It sounds as if you are seeking a formulaic answer about a specific button pattern fit for an exclusive purpose and feel that this goal is not being met.
Straight off the bat, there is no such formula. But here are a few things to consider.
Link Buttons Are a Thing
Text-only, rimless buttons have become a fairly common interface element without being restricted to a sole purpose of hyperlinking. Are link buttons used elsewhere in your application? Are they readily identifiable as buttons, in other words, do they have appropriate affordance? And have you tested that with actual users?
A link button, which is what your UX coworker likely specified, is not the same as a hyperlink when used in isolation. Confusion between the two will likely only result on a page with a lot of body text into which true hyperlinks are embedded, such as a wiki. But even in that event a link button is still distinguishable from a body of text with interspersed hyperlinks by spacing and brevity of labelling.
Bowing to Superior Knowledge
It is perfectly legitimate to ask the UX'er you're collaborating with for a rationale behind his or her decision if you have concerns about a control's affordance (its discoverability or findability). Withdraw from the opinion bashing party and test with users. Don't make that the sole objective of the exercise but roll the affordance question into a wider usability test setup where you devise an authentic workflow for your participants to pursue and observe whether they find the appropriate controls, and whether it causes them hesitation.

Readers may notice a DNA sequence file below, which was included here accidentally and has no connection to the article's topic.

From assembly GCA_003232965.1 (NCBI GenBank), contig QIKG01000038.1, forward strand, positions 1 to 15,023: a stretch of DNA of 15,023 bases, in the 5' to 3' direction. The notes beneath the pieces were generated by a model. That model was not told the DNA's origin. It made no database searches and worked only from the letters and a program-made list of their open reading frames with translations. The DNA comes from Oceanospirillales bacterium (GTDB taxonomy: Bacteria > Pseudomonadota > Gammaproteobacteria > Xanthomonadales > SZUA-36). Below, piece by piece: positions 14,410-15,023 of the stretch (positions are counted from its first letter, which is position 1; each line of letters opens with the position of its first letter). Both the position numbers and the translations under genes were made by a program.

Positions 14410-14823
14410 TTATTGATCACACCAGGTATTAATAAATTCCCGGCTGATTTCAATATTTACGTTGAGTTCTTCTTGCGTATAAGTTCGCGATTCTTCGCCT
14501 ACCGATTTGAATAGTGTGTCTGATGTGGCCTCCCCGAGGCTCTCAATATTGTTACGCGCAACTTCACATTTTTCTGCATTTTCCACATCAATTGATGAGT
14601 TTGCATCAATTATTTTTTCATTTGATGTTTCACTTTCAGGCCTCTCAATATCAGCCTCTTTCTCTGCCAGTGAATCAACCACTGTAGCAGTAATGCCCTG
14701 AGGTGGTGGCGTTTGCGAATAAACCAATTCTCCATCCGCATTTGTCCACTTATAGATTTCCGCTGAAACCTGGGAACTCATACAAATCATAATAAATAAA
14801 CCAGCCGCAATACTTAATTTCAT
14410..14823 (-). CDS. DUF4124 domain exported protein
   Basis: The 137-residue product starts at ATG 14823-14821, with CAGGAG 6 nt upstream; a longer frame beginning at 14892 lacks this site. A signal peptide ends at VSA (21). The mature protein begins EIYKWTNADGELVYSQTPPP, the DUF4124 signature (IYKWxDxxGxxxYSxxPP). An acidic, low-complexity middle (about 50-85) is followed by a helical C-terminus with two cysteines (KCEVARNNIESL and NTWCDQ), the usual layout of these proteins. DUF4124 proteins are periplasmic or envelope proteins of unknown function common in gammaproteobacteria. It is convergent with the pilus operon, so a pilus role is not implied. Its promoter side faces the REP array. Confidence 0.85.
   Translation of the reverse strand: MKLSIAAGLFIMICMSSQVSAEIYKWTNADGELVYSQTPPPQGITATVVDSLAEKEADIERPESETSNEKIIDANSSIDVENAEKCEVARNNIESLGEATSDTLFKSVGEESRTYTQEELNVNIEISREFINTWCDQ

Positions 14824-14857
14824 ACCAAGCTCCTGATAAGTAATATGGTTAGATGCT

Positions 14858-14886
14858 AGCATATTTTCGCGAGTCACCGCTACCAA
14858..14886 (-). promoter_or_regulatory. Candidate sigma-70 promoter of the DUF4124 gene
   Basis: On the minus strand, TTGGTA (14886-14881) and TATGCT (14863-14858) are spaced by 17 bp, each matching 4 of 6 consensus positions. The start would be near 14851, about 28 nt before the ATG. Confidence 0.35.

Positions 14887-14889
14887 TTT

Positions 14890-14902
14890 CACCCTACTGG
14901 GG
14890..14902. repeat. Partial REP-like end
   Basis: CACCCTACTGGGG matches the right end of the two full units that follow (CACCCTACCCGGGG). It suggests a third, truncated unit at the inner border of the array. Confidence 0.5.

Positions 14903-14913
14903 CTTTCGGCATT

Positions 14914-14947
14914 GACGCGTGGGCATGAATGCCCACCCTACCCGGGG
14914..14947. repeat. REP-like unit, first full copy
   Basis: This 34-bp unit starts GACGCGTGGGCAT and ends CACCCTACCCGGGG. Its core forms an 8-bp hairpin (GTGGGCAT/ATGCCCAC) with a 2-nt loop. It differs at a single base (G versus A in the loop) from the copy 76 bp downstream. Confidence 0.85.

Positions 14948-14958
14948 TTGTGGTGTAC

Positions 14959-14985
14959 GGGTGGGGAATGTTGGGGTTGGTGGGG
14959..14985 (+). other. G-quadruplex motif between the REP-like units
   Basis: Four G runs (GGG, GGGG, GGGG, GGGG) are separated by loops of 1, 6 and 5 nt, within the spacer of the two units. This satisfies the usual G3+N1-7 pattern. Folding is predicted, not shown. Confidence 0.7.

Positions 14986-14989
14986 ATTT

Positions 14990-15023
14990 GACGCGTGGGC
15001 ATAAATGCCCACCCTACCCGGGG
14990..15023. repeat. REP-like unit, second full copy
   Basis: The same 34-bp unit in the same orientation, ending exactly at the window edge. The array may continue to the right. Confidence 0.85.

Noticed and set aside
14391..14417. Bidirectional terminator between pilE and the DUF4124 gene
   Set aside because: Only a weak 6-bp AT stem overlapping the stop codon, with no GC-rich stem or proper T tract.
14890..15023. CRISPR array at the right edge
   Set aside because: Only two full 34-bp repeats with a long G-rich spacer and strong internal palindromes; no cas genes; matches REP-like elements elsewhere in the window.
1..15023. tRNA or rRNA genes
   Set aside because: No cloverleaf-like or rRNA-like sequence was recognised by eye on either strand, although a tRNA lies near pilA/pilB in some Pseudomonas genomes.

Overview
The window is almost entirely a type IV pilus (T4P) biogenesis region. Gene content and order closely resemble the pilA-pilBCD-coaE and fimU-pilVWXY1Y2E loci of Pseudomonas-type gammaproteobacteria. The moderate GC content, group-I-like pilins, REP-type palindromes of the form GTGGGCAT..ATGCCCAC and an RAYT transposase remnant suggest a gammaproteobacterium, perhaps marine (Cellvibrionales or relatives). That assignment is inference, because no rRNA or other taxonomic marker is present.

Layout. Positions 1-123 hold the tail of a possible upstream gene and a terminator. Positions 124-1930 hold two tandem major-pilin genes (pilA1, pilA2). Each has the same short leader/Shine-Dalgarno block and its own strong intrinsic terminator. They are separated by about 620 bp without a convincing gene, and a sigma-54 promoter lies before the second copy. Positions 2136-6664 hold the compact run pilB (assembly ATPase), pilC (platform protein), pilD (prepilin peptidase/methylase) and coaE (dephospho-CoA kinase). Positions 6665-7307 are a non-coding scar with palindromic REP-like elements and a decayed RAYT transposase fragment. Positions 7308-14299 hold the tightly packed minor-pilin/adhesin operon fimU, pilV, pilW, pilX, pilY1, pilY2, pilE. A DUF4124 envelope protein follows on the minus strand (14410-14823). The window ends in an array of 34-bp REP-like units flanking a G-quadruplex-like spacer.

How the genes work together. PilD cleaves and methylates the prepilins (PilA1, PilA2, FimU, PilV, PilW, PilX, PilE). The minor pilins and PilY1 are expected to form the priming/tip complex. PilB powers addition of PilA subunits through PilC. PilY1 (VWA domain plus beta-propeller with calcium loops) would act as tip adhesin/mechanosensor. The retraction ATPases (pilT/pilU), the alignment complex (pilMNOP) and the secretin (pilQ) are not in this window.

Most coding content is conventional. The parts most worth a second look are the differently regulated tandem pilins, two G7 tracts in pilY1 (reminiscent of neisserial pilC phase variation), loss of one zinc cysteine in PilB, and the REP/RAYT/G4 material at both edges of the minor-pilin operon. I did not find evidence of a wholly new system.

A Short Thing About Modals
Use true modal behaviour - whether implemented as a side panel or floating dialog is secondary, I'm talking about behaviour - to intentionally stop all other interactions and force the user to complete a critical intermittent step. Everything outside the modal zone should cease to function until the task presented modally has been completed or abandoned. I'm describing this, if perhaps in a slightly dogmatic tone, to illustrate the difference of a true modal as opposed to an expanding/retracting side panel the content of which works interactively with what's on the main screen. That difference is not trivial.
Another Short Thing About Language
By your description the label 'Close' may not be enough. It sounds like the information a user has just provided will be cleared, so it's more akin to an abort function. That consequence to my mind needs to be clear to them, for instance by a label 'Clear all and close'. I cannot imagine that that is the primary purpose of the modal, so your colleague likely had a reason to tone down the abort function.
So we need to consider something else:
Calls-to-Action, Affordance, and Decision Hierarchy
To leave the user in no doubt about the need to finish the intermittent task, the modal needs to present unambiguous calls to action (CTA). If your modal presents a series of forms to fill out, or profile type selections to make, that would be a 'submit' function (irrespective of the true labelling of that button, which is context driven).